The idea that Cardinal Sarah stands firm against doctrinal and liturgical innovation is patently absurd.

The Prefect goes on:

It is also very important to emphasize the continuity between the two missals…

Yes, so much “continuity” that a 1950’s era Catholic, if dropped into a “reverent” Novus Ordo, would be absolutely positive that he was witnessing a protestant service.

It is also very important to emphasize the continuity between the two missals by appropriate liturgical catechesis… this mystical and spiritual renewal that is therefore missionary in character, which was intended by the Second Vatican Council, to which Pope Francis is vigorously calling us.

This is the same “Pope Francis” who on multiple occasions has condemned the work of seeking coverts (so much for missionary character) and who also vigorously called Cardinal Sarah to the carpet; ordering him to knock it off with all that ad orientem talk.

Clearly, Cardinal Sarah got the message loud and clear, and it is plain for all to see precisely where his priorities lie; namely, in finding favor with the Modernist in Chief.

There is much in Cardinal Sarah’s address that rightly applies to the sacred liturgy generally speaking; i.e., to the Traditional Roman Rite, but the soundbites don’t tell the whole story.

The premise of his talk is that the Novus Ordo is a liturgical treasure, the luster of which is sullied only to the extent that one lacks knowledge of just how magnificent it truly is.

While ignorance of things liturgical can hamper one’s ability to enter deeply into the sacred mysteries, what Cardinal Sarah is promoting is a form of liturgical Gnosticism wherein the principle lex orandi, lex credendi is turned on its head.

This, he makes explicit when he paraphrases Cardinal Ratzinger:

The crisis of the weakening of the faith comes in large measure from the way in which we treat the liturgy, according to the old adage: lex orandi, lex credendi (the law of faith is the law of prayer).

This is exactly backwards.

In reality, the weakening of faith that characterizes the post-conciliar period came in large measure from the way in which the new liturgy treated the people by allowing, if not explicitly cultivating, a protestant mindset and theology that is utterly foreign to the Mass.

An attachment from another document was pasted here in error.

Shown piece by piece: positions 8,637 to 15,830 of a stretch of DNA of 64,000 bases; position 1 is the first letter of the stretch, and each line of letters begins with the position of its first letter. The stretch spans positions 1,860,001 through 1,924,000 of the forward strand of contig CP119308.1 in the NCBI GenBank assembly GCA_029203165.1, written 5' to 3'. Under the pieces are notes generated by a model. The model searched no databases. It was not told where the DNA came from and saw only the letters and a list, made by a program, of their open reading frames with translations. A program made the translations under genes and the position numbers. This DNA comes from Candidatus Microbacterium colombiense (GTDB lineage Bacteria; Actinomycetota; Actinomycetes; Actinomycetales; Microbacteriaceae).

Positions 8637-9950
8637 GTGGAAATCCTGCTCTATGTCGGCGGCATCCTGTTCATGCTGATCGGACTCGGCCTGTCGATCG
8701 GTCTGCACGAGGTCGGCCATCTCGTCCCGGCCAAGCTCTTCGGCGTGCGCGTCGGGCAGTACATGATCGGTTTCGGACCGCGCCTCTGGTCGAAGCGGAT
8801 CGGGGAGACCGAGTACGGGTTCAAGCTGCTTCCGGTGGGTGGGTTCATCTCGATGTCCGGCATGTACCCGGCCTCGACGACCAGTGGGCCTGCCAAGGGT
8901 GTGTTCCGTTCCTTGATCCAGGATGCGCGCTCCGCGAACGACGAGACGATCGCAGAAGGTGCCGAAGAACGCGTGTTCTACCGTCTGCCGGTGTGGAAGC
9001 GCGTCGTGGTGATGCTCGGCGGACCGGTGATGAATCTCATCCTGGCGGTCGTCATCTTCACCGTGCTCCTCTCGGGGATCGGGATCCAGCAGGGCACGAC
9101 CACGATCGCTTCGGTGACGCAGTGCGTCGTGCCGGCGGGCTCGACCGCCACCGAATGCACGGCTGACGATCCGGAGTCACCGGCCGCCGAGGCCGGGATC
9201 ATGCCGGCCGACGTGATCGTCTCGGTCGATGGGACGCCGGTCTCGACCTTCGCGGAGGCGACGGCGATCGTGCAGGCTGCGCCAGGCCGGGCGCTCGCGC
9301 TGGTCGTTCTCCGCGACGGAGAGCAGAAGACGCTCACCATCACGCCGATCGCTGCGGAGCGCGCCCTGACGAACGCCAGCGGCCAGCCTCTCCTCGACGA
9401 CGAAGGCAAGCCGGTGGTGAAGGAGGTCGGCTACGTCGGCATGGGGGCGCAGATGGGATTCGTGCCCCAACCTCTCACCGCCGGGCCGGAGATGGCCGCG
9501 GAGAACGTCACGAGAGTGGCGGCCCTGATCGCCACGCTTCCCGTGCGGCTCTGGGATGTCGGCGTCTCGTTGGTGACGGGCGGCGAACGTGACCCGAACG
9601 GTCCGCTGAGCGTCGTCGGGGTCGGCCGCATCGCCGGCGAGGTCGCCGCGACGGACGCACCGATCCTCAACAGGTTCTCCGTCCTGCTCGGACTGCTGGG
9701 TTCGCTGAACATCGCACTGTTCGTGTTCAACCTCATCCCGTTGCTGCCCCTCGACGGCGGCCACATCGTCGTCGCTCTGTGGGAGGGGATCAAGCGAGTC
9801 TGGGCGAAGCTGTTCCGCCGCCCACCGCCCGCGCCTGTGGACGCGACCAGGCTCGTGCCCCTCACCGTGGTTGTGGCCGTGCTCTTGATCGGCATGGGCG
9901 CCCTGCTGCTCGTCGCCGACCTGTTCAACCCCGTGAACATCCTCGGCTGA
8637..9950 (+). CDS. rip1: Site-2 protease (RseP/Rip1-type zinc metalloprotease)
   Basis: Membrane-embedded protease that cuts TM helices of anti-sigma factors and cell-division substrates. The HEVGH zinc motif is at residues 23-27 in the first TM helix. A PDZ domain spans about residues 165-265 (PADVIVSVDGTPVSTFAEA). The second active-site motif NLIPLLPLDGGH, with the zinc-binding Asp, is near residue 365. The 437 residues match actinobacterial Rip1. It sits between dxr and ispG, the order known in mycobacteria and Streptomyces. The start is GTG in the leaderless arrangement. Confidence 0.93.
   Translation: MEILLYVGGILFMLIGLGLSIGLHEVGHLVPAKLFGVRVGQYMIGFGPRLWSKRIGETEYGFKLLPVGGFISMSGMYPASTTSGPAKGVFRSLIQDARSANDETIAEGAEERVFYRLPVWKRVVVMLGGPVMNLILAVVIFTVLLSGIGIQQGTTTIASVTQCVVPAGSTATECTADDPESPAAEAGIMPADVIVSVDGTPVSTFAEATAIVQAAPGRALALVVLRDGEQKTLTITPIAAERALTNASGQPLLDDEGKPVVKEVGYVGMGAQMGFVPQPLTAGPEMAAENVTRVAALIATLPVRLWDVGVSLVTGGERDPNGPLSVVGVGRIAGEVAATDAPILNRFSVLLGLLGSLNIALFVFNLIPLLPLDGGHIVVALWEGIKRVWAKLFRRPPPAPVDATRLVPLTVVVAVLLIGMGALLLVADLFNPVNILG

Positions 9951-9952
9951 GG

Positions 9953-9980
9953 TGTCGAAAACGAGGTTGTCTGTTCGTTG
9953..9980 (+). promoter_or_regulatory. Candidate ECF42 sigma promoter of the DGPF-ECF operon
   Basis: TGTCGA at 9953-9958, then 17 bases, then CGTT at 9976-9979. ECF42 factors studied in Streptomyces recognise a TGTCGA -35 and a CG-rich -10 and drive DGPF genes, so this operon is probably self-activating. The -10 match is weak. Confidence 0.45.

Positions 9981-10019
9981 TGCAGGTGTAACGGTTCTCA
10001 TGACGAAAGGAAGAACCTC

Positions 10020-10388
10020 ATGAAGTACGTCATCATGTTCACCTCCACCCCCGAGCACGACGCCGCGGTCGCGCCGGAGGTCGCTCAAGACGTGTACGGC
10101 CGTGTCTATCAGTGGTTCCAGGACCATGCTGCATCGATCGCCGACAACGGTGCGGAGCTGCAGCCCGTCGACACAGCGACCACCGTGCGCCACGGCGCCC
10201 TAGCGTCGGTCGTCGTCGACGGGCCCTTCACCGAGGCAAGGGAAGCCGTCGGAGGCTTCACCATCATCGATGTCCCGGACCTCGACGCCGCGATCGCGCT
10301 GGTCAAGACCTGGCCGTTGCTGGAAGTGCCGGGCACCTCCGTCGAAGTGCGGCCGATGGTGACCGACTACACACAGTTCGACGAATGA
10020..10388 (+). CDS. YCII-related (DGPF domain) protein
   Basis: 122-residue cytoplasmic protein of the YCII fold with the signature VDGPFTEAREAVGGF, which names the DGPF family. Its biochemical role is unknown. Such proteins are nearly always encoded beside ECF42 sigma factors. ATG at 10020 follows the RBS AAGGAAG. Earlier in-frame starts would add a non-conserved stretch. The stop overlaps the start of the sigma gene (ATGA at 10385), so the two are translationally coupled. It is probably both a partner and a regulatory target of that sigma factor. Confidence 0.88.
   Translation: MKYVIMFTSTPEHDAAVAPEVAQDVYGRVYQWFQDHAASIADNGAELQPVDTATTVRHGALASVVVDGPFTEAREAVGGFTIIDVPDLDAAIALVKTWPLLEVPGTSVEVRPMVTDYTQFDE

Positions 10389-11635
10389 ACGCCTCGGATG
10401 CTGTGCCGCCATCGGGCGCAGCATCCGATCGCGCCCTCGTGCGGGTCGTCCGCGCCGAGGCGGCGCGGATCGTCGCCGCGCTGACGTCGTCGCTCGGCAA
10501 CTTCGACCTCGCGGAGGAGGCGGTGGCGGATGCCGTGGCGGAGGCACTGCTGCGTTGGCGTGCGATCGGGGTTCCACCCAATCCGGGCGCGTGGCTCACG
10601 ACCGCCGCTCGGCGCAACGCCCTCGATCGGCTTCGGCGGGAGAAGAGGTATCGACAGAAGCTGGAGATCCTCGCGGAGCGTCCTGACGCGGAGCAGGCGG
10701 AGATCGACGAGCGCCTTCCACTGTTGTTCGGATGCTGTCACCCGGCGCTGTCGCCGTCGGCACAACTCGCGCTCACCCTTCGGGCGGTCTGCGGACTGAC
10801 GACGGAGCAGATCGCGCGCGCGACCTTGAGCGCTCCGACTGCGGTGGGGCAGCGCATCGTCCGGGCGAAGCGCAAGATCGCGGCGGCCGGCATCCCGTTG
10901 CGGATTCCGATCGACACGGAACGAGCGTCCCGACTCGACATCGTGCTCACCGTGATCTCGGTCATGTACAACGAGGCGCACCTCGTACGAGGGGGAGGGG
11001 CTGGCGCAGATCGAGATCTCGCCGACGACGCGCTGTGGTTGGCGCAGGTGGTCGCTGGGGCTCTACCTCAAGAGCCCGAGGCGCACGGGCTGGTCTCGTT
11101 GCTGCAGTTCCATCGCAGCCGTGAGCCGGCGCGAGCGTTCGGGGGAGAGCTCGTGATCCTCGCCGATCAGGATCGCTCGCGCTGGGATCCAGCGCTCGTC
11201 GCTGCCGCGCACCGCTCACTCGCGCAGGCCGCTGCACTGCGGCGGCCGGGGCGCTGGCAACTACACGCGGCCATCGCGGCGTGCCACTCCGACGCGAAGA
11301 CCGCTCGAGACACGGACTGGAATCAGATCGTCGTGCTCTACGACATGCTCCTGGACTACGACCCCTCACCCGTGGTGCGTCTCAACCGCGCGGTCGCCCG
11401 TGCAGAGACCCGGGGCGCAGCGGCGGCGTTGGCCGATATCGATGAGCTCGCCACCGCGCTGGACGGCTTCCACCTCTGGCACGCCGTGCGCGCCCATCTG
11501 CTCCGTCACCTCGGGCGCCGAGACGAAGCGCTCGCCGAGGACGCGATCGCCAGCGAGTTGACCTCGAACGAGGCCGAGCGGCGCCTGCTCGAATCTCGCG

[For specific examples, consider the so-called Mass of Christian Burial according to the Roman Missal.]

Cardinal Sarah is unwilling to address this particular elephant in the sacristy. He says:

The Eucharist is not a sort of “dinner among friends”, a convivial meal of the community, but rather a sacred Mystery, the great Mystery of our faith, the celebration of the Redemption accomplished by Our Lord Jesus Christ, the commemoration of the death of Jesus on the cross to free us from our sins.

This is all well and good, but hold your applause:

Nowhere does Cardinal Sarah acknowledge the fact that the Novus Ordo rite itself is flawed; so much so that those who approach the New Mass as if it is a “convivial meal” will find plenty in the rite to confirm their protestant ideas.

What’s more, it is my experience that many, even most, daily Novus Ordo attendees have no idea what the Mass truly is. It’s not because they are stupid; it’s because the rite is failing them.

If the Sarah approach is followed, at best those who bring a Catholic understanding of Holy Mass to the Novus Ordo will be left to force their knowledge upon the proceedings in spite of its mixed messages and deviations.

And let me be clear: I’m not talking about liturgical abuses, but rather the rite celebrated “by the book.”

You may read the rest of Cardinal Sarah’s address for yourself if you so care.

Whatever you do though, don’t be tricked into supporting those in Catholic media who are pleased to place Cardinal Sarah on a pedestal as neither one is a true friend of tradition.